Arnold Lobel’s beloved books taught children to understand and appreciate their individuality.
For the writer Mark Haddon, Miles Davis’s seminal jazz album Bitches Brew is a reminder of the beauty and power of challenging works.
What a 30-year-old novel reveals about hidden biases
David Means’s debut novel examines the psychological implications of a world where trauma can be erased.
Despite critics’ dismissal of activist-minded fiction, the author Lydia Millet believes that Dr. Seuss’s classic children’s book is powerful because of its message, not in spite of it.
The best works written about the accident express profound doubts about language's ability to capture the disaster’s magnitude.
Their imaginations respond to being empowered against the things that terrify them.
The writer Kathryn Harrison believes that words flow best when the opaque, unknowable aspects of the mind take over.
Dostoyevsky taught the writer Charles Bock that inventive writing is the most effective way to conjure reality.
Cynthia D'Aprix Sweeney's much-hyped debut pokes fun at a privileged New York clan’s money troubles.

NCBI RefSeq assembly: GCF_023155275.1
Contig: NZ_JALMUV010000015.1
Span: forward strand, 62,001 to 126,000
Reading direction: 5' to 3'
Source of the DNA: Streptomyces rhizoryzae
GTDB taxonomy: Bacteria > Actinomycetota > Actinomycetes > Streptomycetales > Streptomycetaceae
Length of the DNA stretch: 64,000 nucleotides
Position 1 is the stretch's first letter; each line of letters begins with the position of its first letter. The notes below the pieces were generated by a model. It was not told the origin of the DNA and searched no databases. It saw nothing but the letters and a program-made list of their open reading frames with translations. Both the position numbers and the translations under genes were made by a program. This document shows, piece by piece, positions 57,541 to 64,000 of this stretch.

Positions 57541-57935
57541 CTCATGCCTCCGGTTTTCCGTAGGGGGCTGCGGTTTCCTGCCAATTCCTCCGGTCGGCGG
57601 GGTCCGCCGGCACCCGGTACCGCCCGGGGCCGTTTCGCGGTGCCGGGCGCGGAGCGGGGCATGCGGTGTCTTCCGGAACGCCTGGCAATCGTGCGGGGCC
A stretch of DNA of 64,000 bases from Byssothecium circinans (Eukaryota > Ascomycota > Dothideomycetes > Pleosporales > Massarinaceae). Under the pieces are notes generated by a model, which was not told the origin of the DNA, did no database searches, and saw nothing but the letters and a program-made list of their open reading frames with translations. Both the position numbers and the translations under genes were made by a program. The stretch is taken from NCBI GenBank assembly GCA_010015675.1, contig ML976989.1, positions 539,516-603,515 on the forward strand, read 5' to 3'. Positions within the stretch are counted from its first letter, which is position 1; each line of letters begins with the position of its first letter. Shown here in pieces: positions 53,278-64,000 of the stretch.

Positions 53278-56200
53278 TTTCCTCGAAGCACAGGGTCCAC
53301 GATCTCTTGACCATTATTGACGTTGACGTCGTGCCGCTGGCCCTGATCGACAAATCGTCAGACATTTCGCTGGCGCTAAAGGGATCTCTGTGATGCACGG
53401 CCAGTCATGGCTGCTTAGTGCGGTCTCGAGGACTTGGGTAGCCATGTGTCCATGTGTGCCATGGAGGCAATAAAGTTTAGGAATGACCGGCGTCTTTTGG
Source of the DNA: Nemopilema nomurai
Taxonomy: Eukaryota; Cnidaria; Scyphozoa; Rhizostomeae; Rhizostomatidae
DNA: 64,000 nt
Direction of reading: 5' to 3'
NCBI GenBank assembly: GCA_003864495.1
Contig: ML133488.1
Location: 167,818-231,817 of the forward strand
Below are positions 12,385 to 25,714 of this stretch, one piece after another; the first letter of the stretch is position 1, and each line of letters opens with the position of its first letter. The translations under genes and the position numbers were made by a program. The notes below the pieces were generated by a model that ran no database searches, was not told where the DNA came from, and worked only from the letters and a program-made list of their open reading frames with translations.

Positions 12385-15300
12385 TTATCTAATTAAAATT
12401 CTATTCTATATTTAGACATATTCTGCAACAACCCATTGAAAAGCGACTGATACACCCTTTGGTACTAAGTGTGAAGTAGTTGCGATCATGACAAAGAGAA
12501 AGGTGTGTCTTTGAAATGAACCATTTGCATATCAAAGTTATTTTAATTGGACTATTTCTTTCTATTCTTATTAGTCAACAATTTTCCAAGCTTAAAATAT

The new designs for the book covers of the Bard's plays have a minimalist, modern ethos.
The Japanese author’s guide to “tidying up” promises joy in a minimalist life. For many, though, particularly the children of refugees and other immigrants, it may not be so simple.
“Everything is copy,” the writer used to say—unless it wasn’t.
Melissa Broder of So Sad Today finds solace in Ernest Becker’s The Denial of Death and in her own creative process.
Charlotte Brontë’s 1847 novel helped introduce the idea of the “modern individual”—a surprisingly radical concept for readers at the time.
The author Ethan Canin probes the depths of a single sentence in Saul Bellow’s short story “A Silver Dish.”
The iconic American author of To Kill a Mockingbird died a few months shy of her 90th birthday.
Philip Roth taught the author Tony Tulathimutte that writers should aim to show all aspects of their subjects—not only the morally upstanding side.
In Darryl Pinckney’s new novel, a Chicagoan expatriate in Berlin seeks self-recognition while indulging the familiar literary impulse to escape.
The script for J.K. Rowling’s new play, set to premiere in the summer, will also be published in book form.